The walls of a property are, quite evidently, the barrier which keeps the elements, and particularly water, from reaching your comfortable internal environment.
In order to fulfil that function effectively, however, they need to be clear of soil and ground level build up.
Already prone to rising damp, solid and cob wall structures will deteriorate significantly more rapidly if soil or other material is allowed to build up in contact with the structure.
Damp conditions will speed the deterioration of the protective render layer and, once this is compromised, the masonry or cob underneath can become damp. The result can be decorative issues inside, rotting of timbers embedded in the walls (like joists) and an unpleasant, musty internal environment.
In extreme situations, damp affected cob or solid walls could lose their structural rigidity and fail.
A modern home is protected from rising damp by a damp-proof course (DPC), usually installed at around 150mm above ground level. However, this is only effective so long as it is not breached by a ground-level or soil build-up above the DPC.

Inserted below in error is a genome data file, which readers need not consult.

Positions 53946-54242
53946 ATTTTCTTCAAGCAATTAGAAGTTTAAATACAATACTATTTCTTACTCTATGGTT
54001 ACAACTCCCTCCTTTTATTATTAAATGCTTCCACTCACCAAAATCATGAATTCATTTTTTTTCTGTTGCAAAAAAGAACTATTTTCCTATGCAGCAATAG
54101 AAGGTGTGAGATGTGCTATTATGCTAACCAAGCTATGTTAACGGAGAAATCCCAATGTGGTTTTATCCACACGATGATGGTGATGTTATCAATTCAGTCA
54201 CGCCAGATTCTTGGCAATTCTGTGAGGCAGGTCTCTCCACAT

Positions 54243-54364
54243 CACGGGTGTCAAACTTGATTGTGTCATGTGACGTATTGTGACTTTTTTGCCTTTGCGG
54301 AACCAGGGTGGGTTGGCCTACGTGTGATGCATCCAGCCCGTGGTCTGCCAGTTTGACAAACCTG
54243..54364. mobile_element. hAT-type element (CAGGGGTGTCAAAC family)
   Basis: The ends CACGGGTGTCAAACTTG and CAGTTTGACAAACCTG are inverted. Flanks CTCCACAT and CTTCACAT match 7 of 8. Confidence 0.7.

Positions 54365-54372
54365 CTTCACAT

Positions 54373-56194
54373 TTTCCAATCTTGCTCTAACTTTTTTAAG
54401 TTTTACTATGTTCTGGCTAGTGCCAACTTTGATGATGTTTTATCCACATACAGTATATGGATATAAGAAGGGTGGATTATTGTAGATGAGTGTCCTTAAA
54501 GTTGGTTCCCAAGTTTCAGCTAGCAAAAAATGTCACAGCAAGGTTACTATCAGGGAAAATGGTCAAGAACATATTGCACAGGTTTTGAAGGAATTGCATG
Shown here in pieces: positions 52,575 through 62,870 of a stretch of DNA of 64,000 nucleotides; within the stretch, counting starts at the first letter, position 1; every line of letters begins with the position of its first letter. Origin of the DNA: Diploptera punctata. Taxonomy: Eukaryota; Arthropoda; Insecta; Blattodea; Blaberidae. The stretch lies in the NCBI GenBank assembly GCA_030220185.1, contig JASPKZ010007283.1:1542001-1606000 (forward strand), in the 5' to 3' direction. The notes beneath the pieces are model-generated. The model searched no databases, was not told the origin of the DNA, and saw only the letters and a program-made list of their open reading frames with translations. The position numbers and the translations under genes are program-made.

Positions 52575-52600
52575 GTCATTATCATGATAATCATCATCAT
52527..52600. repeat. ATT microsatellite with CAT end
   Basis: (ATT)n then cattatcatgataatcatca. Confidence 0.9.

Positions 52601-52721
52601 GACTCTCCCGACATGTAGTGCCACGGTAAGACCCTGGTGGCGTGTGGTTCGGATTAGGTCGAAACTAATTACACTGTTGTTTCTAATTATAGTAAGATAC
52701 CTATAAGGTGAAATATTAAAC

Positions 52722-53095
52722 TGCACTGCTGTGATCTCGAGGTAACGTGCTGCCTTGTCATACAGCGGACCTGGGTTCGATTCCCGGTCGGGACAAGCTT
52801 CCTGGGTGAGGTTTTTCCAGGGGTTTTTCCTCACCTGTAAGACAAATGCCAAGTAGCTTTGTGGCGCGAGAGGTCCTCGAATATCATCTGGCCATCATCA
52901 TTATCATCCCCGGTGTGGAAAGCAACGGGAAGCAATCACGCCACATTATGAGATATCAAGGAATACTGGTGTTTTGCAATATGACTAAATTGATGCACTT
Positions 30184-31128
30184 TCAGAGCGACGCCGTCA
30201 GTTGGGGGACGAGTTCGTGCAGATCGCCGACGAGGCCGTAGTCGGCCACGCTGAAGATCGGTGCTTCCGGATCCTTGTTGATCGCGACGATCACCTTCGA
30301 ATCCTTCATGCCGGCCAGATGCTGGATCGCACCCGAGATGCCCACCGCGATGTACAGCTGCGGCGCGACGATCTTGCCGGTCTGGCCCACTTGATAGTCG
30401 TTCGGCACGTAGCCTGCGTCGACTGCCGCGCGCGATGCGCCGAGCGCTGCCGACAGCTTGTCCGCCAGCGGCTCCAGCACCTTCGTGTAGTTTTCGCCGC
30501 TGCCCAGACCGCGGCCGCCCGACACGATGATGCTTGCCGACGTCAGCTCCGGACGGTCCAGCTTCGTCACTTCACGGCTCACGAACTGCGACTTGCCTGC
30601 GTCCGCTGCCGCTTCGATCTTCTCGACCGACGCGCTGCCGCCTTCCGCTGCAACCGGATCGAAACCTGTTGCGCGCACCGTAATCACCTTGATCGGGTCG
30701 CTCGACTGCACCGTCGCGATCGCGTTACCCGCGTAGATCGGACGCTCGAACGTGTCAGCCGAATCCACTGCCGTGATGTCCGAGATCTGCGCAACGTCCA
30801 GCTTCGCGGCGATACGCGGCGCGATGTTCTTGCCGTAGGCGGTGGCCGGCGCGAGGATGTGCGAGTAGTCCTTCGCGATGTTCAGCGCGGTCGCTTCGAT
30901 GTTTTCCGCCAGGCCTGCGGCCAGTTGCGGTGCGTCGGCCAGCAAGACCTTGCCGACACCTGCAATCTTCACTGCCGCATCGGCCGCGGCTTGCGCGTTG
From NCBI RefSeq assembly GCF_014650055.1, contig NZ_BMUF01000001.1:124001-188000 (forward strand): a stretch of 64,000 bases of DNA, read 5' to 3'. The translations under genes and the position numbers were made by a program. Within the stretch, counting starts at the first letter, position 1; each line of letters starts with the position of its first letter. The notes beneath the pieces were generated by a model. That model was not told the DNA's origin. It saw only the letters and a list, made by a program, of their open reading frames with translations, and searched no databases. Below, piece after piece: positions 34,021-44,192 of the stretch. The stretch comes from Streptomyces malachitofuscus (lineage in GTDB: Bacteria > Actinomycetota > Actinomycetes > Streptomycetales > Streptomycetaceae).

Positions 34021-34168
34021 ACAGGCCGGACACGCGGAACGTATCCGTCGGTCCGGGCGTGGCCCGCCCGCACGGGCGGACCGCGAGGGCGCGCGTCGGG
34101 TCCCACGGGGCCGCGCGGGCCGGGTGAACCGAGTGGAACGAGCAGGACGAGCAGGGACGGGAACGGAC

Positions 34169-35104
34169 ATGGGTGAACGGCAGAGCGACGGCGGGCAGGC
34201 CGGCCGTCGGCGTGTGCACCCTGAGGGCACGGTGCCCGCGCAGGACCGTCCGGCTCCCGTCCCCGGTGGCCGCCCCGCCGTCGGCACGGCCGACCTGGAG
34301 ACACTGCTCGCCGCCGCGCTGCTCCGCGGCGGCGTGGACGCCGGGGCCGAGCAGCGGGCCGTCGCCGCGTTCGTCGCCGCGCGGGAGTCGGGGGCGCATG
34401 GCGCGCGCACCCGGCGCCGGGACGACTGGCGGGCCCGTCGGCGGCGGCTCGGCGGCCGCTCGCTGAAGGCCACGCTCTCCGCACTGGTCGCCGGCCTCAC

If the ground-level is allowed to build up to above this level, moisture will be able to enter the external leaf. If this is able to track across the cavity, perhaps via a wall-tie or mortar drippings, then it can impact the internal environment in the same ways as above â€“ creating unpleasant damp stains, deteriorating decorative finishes and providing for a musty, unpleasant living space.
Whilst potentially serious, this problem is not going to be an issue for most homeowners â€“ particularly those on flat, landscaped plots.
That said, the seriousness of the consequences indicate that routine inspection is sensible. A simple walk around the external envelope (exterior facing walls) of the property every year is sensible. Check for soil, leaf or other vegetation build up and clear away anything that may present an issue.
If a piece of sloping ground near your house slips and comes into contact with the walls of the property, donâ€™t delay in removing the debris and clearing the walls.
In a modern house, also check that the DPC has been fitted properly â€“ with several millimetres of clearance beyond the face of the brickwork. If this clearance isnâ€™t maintainedÂ -Â due to poor workmanship or deterioration – Â rising damp could progress up the wall via the gaps in the barrier.
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